Document Type

Migration Policy Series

Publication Date



Balsillie School of International Affairs


South African immigration policy has become extremely restrictive since 1994. Immigration numbers are at an all-time low, even as emigration accelerates. The number of temporary work permits issued has also declined at a time when South Africa has reconnected to the global economy and many companies and investors wish to import high-level skills. Immigration is not viewed as a public policy tool that could benefit South Africa. Immigrants and migrants (even the most highly skilled) are more often stereotyped as a threat to the economic and social interests of South Africans.

Why has South Africa’s first democratic government taken such a dim view of immigration to date? Why is immigration invariably seen as a problem to control rather than an opportunity to exploit? Why has South Africa shifted from being a net immigrant-receiving to an immigrant- exporting nation? These are the first questions addressed in this paper. We address the Draft White Paper’s rationale for a restrictionist policy and review various other explanations that have been advanced to explain post-apartheid policy.

International experience suggests that skilled immigrants and migrants make important contributions to any country’s economic growth and development. Immigrants can fill the gaps created by emigrating skills or the inadequacies of a country’s education and training system. Even more important, skilled immigrants bring innovation to the economy through new ideas and skills. In this regard, there needs to be greater awareness of the profile and contribution of South Africa’s current stock of skilled immigrants.

Studies of skilled immigrants in other countries have shown that they rarely fit the popular negative stereotypes. There is no reason why this should not be true for South Africa as well. One way to assess the potential value to South Africa of a more open attitude towards skilled migration and immigration, is to examine the existing immigration population. If these immigrants conform to the negative stereotypes, there is reason for caution. If, on the other hand, they are making a valuable contribution then the case is strengthened for further immigration. This paper therefore profiles South Africa’s skilled immigrant population: who are these immigrants? When did they come to South Africa? Are there significant differences between pre-1990 and post-1990 immigrants? And how do they perceive and experience living in South Africa?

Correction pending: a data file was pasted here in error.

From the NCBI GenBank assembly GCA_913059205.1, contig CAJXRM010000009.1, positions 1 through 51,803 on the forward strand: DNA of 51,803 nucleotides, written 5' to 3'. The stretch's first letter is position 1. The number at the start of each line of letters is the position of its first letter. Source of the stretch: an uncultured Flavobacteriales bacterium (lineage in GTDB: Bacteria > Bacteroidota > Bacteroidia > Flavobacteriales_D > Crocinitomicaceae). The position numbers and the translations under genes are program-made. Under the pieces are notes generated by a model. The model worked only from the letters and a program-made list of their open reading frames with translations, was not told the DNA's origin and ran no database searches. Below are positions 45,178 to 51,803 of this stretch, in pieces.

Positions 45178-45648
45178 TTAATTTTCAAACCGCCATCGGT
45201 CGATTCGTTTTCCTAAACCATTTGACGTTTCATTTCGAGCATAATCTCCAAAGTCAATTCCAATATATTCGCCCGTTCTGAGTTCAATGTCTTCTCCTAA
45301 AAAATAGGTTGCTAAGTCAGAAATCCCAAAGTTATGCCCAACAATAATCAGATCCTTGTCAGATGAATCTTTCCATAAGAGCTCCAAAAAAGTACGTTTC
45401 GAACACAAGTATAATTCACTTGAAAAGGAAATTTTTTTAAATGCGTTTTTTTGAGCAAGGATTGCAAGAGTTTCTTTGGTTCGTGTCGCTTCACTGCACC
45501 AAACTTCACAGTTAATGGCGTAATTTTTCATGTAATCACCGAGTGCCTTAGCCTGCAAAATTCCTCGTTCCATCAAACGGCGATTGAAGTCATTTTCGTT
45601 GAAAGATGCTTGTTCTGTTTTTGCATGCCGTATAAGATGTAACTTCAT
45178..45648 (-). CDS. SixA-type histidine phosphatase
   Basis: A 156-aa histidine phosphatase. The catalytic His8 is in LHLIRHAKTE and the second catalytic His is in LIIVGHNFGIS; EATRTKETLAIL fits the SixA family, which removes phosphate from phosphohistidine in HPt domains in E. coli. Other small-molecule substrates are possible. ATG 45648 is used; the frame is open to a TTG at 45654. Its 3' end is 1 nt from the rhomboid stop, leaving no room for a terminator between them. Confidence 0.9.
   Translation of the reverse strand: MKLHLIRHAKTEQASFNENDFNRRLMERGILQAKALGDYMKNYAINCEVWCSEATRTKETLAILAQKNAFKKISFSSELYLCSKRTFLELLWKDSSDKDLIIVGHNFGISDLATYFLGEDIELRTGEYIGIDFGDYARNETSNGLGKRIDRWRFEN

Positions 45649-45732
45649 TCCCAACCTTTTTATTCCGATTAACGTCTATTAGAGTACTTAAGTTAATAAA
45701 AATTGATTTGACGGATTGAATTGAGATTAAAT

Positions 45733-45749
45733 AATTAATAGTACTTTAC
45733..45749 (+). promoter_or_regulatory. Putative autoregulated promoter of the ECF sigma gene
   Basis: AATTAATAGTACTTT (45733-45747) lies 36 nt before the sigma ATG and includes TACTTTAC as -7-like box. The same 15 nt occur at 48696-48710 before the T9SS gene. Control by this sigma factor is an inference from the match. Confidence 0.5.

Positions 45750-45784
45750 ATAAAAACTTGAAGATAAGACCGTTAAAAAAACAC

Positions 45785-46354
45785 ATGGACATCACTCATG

The paper is based on a detailed survey of 400 skilled foreign nationals in South Africa using face-to-face interviews. The survey provided the following profile of South Africa’s skilled immigrant population:

  • Reflecting South Africa’s pre-1994 immigration policies, the major source region is clearly Europe (47%) and the most important source country, the United Kingdom (31%). But as many as 41% of the sample were from elsewhere in Africa (with 18% from the SADC region and 23% from other countries). This points to a newer, post-1990 trend in South Africa’s immigration experience; the movement of skilled Africans (as immigrants and asylum seekers) to the country following the demise of apartheid.
  • Nearly 73% of South Africa’s skilled immigrants from Europe entered before 1991. In contrast, some 87% of non-SADC African respondents entered after 1991, highlighting the recency of South Africa’s reconnection to the rest of the continent. SADC-country citizens are about evenly split between the two, indicating that the brain drain from neighbouring states began before the formal end of apartheid.
  • Three quarters of skilled non-citizens (mainly whites) who have been in the country since before mid-1991 are permanent residents. On the other hand, the overwhelming majority of skilled non-citizens (mainly blacks) who entered after 1991 (91%) are temporary residents on work permits. Nearly 80% of white skilled residents have permanent residence status compared to only 44% of African non-citizens. A restrictionist immigration policy has done little to correct historical inequalities. White non-citizens enjoy rights and privileges that black non-citizens have difficulty accessing.
  • The vast majority of skilled immigrants in South Africa were in full-time employment at home before they left. While we cannot discount improved job opportunities and prospects as a motive for migration, it is clear that unemployment per se is not the reason why skilled immigrants leave their home country and come to South Africa.

Most of South Africa’s skilled immigrant population can therefore be put into one of two groups: (a) white immigrants who entered before 1994 with the security and other rights conferred by permanent residence and (b) black immigrants (more exactly migrants) who have temporary residence status only. The question therefore arises as to what linkages skilled migrants and immigrants maintain with home and their degree of commitment to South Africa: